Cleland served as Deputy United States Coordinator for Communications and Information Policy in the George H. W. Bush Administration. Eight Congressional subcommittees have sought Cleland’s expert testimony and Institutional Investor twice ranked him the #1 independent analyst in his field. Scott Cleland has been profiled in Fortune, National Journal, Barrons, WSJ’s Smart Money, and Investors Business Daily. Ten publications have featured his op-eds. For a full bio see: www.ScottCleland.com.
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Why is net neutrality, the controversial notion that all Internet traffic should be treated the same, so difficult to resolve?
An underappreciated reason is each side defines the core terms of net neutrality very differently.
Thus, to understand this leading Internet public policy conflict, and to find common ground and consensus to resolve it eventually, it is axiomatic to start with definitions.
Everyone will be hearing a lot more about net neutrality and the Federal Communications Commission’s regulatory authorities in 2017.
That’s because FCC Chairman Ajit Pai appears poised to begin the process of overturning the previous FCC’s 2015 Open Internet order that regulated Internet service providers as Title II telephone utilities to mandate net neutrality.
Here are the core six terms with double meanings that torment net neutrality consensus: Internet, net neutrality, free, open, competition, and economics.
First, the sides disagree over the definition of the Internet.
ISPs see themselves as an integral part of the Internet because the law defines the Internet as: “the international computer network of both Federal and non-Federal interoperable packet switched networks.” ISP packet switched networks carry much of the Internet’s traffic.
However, proponents of net neutrality — such as the Internet Association, representing Internet giants Google and Facebook, among others — want to define ISPs as Title II telephone utilities, and the physical hardware part of the Internet as the public switched telephone network, to effectively redefine the Internet on their terms as “the edge” made up of only “edge,” software or virtual providers, like Internet Association members, and other online-based enterprises.
That way, the 1996 Telecom Act’s deregulatory section 230 provision, that states it is the policy of the United States that the Internet is unfettered by federal or state regulation, conveniently does not apply to ISPs, but only applies to edge providers.
The second issue is the definition of “net neutrality.” Professor Tim Wu originally coined and defined the term “network neutrality” in 2003 as a non-discrimination principle for Internet network providers. In a 2009 white paper, Wu expanded the definition to include regulating the price of some Internet traffic at a price of zero to economically subsidize edge providers.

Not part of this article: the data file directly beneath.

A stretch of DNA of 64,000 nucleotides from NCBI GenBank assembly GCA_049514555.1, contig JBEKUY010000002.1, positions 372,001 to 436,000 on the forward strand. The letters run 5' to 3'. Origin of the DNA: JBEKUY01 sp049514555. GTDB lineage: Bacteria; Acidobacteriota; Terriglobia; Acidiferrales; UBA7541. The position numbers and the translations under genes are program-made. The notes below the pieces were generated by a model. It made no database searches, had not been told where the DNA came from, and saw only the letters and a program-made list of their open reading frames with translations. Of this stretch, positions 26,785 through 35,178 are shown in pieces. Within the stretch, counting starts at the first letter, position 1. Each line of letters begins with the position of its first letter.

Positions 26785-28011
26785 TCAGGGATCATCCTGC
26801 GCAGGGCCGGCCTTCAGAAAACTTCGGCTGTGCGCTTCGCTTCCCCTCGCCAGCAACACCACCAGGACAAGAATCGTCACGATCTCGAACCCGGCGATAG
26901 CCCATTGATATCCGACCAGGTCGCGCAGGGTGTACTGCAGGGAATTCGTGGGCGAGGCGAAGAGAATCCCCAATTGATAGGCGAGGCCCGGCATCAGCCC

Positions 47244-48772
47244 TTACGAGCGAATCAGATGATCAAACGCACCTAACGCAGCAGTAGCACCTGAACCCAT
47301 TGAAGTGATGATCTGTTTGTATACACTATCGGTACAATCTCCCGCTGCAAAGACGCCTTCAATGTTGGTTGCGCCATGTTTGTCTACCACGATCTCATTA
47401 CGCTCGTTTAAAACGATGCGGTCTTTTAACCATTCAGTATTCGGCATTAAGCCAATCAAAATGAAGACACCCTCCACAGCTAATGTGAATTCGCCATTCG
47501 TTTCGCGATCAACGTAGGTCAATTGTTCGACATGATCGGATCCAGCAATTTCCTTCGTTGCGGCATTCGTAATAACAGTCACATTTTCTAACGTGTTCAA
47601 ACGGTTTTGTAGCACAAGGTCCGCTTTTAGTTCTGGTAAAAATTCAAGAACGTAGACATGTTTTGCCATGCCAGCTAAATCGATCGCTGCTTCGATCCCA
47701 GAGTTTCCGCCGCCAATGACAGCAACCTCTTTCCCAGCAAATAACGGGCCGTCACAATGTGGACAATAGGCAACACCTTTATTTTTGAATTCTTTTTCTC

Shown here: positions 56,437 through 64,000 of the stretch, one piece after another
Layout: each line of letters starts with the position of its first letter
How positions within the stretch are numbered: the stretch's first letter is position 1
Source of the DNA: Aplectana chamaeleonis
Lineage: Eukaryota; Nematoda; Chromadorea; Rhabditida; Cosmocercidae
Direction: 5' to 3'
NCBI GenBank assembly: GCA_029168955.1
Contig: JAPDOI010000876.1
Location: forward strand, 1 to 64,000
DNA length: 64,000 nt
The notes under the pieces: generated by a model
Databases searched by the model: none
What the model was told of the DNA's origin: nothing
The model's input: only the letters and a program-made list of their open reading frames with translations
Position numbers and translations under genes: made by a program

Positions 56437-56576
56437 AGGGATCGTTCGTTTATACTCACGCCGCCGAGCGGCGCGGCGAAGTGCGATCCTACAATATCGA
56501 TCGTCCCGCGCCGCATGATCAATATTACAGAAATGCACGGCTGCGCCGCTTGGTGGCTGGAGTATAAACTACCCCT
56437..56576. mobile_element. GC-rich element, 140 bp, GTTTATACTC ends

This snowballing definition now has many net neutrality proponents seeing net neutrality as the same as 1934 monopoly telephone utility law which regulated telecommunications as a common carrier.
In contrast, the FCC effectively defined net neutrality in a unanimous 2005 Internet policy statement from a consumer perspective, that a consumer should expect to be able to competitively access the content, apps and devices of their choice. Apparently that is how Pai very generally defines net neutrality and a free and open Internet going forward — without Title II.
Third is the definition of “free” as in a free and open Internet. Increasingly proponents of Title II net neutrality define “free” as no-cost or a price of zero. However, opponents define “free” as shorthand for individual freedom, since most people pay for Internet access most of the time.
Fourth is the definition of “open” as in the FCC’s Open Internet Order. Proponents define open as the strongest possible utility regulation, and non-proprietary, like open-source software that confers no property rights. Opponents see an open market as a deregulated market.
Fifth is the definition of “competition.” Proponents and the previous FCC, defined broadband competition as government-managed competition where the government determines some prices, terms and conditions of ISPs to advantage edge providers.
In contrast, Pai defines broadband competition as market-driven competition between facilities-based providers of broadband Internet access, and where consumers pick winners and losers.
Sixth, and finally, is the definition of “economics.”
Many of the most ardent net neutrality supporters, like Public Knowledge, consider the Internet like a public common, i.e. online resources that do not require payment of permission to use. They subscribe to the utopian ideal of the “economics of abundance,” which believes that since the marginal cost of Internet transmissions are near zero, the marginal price should be zero as well.
In contrast to most other people, including Chairman Pai and Commissioner Mike O’Rielly, believe in the market organizing principle of the economics of scarcity, where pricing must ultimately reflect total costs, not cherry-picked marginal costs, and supply and demand.
If you want to better understand why the Pai FCC will be reversing the previous FCC’s 2015 Open Internet order, in 2017, look no further than these six tormented key definitions.
These definitions are the guts of what must be negotiated in Congress, if there is to be a lasting bipartisan resolution of net neutrality in law.
[Originally Published at The Hill]